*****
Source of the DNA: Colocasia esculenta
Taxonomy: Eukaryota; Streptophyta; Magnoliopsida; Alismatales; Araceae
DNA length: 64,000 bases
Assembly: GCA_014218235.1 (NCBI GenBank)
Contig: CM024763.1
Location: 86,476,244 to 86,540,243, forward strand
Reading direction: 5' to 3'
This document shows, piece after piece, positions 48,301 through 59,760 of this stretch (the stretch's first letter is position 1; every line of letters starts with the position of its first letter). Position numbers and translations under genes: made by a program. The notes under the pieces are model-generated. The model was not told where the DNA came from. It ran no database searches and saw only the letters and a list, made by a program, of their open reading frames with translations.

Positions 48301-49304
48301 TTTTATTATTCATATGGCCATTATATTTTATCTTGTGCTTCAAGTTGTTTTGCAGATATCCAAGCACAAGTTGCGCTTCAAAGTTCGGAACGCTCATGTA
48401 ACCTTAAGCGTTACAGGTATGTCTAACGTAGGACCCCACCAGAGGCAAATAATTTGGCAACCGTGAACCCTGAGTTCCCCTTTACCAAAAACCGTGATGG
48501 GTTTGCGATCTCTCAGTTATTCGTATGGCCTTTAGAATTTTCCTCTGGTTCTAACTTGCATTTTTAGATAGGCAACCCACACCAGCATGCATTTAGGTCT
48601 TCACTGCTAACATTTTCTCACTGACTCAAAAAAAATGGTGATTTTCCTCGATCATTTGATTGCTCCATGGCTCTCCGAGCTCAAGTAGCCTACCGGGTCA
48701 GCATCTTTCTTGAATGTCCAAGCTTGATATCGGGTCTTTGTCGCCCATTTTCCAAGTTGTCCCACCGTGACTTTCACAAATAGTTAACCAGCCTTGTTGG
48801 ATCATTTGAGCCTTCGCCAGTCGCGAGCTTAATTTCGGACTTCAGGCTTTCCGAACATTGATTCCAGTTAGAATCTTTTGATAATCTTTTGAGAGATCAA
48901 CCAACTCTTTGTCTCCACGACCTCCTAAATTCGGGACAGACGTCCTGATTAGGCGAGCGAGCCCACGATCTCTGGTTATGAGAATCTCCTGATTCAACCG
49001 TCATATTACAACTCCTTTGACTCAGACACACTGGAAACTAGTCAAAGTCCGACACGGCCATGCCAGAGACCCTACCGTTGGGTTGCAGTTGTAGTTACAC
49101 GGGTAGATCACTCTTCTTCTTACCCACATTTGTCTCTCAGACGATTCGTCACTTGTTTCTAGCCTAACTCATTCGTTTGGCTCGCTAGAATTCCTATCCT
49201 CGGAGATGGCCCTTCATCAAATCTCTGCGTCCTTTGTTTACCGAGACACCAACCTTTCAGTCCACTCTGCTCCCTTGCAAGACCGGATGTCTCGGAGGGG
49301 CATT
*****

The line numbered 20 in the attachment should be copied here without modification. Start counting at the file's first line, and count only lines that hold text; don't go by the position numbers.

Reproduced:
49301 CATT